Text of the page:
By Alan Bean
It’s hard for ordinary people like you and me to evaluate the creationism v. evolution debate. We all have our opinions, of course, but most of us are taking a shot in the dark. Young earth creationists generally believe that the “Christian world view” will be lost forever if the evolutionists win. In other words, this really isn’t about science at all, it’s about tribalism. If every member of the tribe could admit to being wrong about evolution at the same moment, we could pull it off. But so long as embracing evolution means banishment from the tribe, few have the courage to change their convictions.
The pro-science people embrace the doctrine of evolution because the vast majority of biologists believe it. Some of us have a course or two in evolutionary biology and may even have read a popular book or two on the subject. But we are not scientists.
We believe in evolution because the theory makes conceptual sense.
More importantly, because an overwhelming consensus has emerged within the scientific community that evolution is the only theory available that squares with the evidence at our disposal.
Finally, we find it unlikely that 99% of the world’s biologists have joined a conspiracy to lie to the public.
During my days at the University of Alberta, I attended a lecture by Duane Gish, a fundamentalist biologist who rejected evolution, largely because it was inconsistent with a literal reading of Genesis. Gish normally debated members of the local faculty, but in Edmonton no one took up the gauntlet so Gish was on his own.
It was probably just as well. Gish, who died earlier this year, was famous for unleashing so many arguments in rapid-fire succession, that his opponents didn’t know where to begin their refutation.
I was impressed by Dr. Gish’s presentation. He was a biologist, after all, he was engaging, and he had a good sense of humor. I wanted to believe the guy.
One of my friends, like me a Baptist on the road to pastoral ministry, was downright mesmerized.
But the third member of our party was working on a PhD in biology. As I recall, his primary focus was on the reproductive organs of moths. He believed in evolution, he told us, because there was no other good explanation for what he observed under a microscope on a daily basis. “Gish misrepresents the science,” he told us. “His arguments are full of holes.”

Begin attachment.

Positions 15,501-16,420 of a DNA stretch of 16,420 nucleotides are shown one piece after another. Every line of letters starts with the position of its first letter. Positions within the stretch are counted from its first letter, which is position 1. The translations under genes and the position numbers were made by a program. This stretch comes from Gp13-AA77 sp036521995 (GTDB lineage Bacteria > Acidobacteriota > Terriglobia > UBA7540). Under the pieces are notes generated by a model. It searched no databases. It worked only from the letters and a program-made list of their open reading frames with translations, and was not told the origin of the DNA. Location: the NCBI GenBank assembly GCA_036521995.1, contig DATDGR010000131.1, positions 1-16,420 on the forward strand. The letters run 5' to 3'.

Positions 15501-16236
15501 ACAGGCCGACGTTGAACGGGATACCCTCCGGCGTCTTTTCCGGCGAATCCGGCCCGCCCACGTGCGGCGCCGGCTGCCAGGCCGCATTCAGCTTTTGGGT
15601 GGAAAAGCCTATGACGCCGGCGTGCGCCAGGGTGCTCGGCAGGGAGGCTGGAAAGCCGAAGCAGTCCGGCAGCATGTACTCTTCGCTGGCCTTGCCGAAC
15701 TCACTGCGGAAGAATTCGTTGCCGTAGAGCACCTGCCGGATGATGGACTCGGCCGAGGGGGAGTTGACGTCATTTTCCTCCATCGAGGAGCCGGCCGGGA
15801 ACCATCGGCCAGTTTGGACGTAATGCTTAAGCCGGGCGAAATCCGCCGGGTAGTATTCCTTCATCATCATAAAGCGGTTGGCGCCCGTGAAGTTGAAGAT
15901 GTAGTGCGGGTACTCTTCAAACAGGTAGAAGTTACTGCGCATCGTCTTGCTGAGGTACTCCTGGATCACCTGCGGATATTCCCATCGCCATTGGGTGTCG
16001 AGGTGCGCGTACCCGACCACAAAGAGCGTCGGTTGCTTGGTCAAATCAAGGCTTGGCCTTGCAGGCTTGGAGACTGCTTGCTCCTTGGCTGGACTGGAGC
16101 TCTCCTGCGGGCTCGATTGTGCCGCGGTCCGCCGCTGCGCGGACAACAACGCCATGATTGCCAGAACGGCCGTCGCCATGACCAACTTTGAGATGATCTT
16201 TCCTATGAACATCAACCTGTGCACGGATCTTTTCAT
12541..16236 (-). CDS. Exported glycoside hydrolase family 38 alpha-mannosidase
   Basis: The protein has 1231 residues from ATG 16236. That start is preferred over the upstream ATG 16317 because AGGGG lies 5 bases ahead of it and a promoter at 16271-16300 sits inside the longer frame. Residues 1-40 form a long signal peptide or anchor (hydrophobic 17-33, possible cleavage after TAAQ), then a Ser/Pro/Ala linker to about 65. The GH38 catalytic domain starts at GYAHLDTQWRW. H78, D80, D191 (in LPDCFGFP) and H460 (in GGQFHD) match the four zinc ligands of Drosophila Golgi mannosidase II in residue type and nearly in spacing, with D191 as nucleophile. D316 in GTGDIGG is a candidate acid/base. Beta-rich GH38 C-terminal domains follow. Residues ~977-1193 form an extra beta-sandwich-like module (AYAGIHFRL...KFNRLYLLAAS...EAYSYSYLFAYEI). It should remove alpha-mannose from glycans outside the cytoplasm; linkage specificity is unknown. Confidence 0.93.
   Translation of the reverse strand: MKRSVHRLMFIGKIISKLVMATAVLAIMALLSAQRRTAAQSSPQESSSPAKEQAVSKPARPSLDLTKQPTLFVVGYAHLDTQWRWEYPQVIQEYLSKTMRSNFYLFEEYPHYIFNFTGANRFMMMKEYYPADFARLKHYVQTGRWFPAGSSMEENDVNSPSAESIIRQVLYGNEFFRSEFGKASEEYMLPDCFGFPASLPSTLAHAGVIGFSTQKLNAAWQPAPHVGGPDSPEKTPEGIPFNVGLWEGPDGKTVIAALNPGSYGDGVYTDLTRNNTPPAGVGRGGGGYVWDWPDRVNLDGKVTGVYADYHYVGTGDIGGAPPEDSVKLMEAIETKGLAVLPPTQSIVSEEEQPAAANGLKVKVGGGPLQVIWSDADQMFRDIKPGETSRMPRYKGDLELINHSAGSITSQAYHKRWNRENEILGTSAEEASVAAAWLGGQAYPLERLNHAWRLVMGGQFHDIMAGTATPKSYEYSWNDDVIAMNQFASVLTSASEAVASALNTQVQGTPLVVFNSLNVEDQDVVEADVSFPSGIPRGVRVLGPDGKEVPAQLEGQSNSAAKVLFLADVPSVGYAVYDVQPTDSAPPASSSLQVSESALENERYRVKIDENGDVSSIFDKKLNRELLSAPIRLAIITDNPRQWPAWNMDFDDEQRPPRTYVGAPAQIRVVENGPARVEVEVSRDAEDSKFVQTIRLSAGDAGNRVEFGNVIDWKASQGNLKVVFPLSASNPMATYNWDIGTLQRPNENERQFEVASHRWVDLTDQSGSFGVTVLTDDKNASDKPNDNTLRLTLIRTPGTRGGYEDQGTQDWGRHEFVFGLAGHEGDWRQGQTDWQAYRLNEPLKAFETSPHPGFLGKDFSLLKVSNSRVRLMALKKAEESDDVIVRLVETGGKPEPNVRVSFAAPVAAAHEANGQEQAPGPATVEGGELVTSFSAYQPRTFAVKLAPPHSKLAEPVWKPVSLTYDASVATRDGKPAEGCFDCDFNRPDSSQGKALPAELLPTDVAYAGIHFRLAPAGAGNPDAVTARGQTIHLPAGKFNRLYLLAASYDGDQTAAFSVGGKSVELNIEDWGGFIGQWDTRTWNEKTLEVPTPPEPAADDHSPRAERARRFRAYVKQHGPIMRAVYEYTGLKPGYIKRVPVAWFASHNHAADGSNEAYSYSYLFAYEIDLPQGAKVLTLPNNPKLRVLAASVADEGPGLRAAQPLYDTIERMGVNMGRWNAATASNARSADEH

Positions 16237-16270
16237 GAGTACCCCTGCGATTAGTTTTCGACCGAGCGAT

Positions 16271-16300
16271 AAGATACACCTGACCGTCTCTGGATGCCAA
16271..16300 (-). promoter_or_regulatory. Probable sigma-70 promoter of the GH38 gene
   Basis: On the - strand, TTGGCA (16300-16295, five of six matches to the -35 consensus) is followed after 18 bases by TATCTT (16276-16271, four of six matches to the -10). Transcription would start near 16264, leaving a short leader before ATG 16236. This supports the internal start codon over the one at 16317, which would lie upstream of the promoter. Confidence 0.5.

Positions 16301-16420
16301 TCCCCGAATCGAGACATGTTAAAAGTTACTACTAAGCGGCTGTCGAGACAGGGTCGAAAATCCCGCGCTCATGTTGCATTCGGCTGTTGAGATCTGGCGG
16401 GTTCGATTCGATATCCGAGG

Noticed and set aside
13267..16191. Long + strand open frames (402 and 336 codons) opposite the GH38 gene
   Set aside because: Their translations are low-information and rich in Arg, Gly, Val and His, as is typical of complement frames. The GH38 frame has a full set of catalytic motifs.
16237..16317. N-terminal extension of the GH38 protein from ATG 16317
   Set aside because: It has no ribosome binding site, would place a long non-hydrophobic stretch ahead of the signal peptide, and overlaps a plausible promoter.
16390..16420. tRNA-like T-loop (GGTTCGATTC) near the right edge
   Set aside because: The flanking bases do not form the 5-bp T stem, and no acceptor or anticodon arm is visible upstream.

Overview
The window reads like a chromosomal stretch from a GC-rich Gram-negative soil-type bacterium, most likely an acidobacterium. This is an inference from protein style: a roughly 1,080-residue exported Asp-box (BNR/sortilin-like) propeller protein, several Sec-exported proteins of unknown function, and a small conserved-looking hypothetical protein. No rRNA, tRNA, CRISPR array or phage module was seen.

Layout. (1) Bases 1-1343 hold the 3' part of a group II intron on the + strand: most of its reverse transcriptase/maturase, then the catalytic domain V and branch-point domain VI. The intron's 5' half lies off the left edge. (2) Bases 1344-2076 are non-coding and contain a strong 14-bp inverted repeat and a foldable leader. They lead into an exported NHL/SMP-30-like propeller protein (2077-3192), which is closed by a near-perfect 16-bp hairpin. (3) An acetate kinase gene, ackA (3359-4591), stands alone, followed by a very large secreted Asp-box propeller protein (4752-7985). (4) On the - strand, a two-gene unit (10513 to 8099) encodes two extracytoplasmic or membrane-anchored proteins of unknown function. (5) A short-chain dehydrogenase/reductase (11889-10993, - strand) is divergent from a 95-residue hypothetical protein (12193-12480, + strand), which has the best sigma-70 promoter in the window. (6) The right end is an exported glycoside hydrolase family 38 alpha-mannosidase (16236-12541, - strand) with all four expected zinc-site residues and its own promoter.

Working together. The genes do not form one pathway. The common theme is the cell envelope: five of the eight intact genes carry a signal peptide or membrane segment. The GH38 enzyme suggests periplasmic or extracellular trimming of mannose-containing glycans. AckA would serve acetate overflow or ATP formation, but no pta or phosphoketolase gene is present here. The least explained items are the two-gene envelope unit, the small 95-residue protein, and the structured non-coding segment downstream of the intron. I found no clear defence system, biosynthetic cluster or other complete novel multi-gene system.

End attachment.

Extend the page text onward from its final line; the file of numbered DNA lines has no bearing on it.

I believed him. He was just as devout as me (likely more so), but, unlike me, he knew what he was talking about.
The great state of Texas has been fighting about evolution (and other threats to Christian civilization) since Mel and Norma Gabler of Longview Texas charged that the textbooks sanctioned by the state were riddled with errors in the early 1960s (they were right most of the time it turns out). But the war with evolution has became big business in the 1990s when a Texas billionaire started pouring big money into State Board of Education elections.
Now, according to Brantley Hargrove of the Dallas Observer, the tide could be turning against the creationists.
That’s good news for Christians who have much more important things to worry about.
There has never been a serious beef between honest science and honest religion.
Genesis is poetry and parable, not literal description or science.
Most trained theologians, Catholic and Protestant, stopped railing against Darwin generations ago.
So why are the young earth creationists still determined to die on this hill?
This fight isn’t about science, and it’s sure not about Christian discipleship. It’s about preserving a Christian America in which everyone believes the same things on pain of banishment. In other words, its about how hard it can be for an entire subculture to admit it was wrong when saying that means immediate excommunication.
Or maybe it’s all about fundraising. Young earth creationist, Ken Ham is building a replica of Noah’s ark for the low, low price of $24.5 million. I wonder where Noah came up with that kind of scratch? (although a radically un-inflated dollar went a long way back in 4,000 BCE).
According to Fred Clark, “For $6,000 a year you could ‘sponsor’ a wooden beam on a replica of Noah’s Ark in Kentucky. Or you could use that same $6,000 a year to sponsor 15 desperately poor children through World Vision. These are, obviously, equally valid uses of that $6,000 for a good, godly American Christian.”